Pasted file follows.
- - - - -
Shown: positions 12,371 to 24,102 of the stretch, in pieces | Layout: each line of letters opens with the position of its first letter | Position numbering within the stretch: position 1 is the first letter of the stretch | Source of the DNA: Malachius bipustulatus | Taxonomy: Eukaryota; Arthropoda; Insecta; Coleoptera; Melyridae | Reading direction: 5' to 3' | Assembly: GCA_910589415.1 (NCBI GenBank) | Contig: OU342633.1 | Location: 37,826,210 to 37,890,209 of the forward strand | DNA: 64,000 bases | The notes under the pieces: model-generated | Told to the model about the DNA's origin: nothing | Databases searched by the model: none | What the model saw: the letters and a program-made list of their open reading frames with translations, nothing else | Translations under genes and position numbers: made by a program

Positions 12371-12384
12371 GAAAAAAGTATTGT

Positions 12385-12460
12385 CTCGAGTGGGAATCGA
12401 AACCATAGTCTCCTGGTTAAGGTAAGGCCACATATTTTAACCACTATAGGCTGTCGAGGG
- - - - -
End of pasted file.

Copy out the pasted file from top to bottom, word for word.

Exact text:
Shown: positions 12,371 to 24,102 of the stretch, in pieces | Layout: each line of letters opens with the position of its first letter | Position numbering within the stretch: position 1 is the first letter of the stretch | Source of the DNA: Malachius bipustulatus | Taxonomy: Eukaryota; Arthropoda; Insecta; Coleoptera; Melyridae | Reading direction: 5' to 3' | Assembly: GCA_910589415.1 (NCBI GenBank) | Contig: OU342633.1 | Location: 37,826,210 to 37,890,209 of the forward strand | DNA: 64,000 bases | The notes under the pieces: model-generated | Told to the model about the DNA's origin: nothing | Databases searched by the model: none | What the model saw: the letters and a program-made list of their open reading frames with translations, nothing else | Translations under genes and position numbers: made by a program

Positions 12371-12384
12371 GAAAAAAGTATTGT

Positions 12385-12460
12385 CTCGAGTGGGAATCGA
12401 AACCATAGTCTCCTGGTTAAGGTAAGGCCACATATTTTAACCACTATAGGCTGTCGAGGG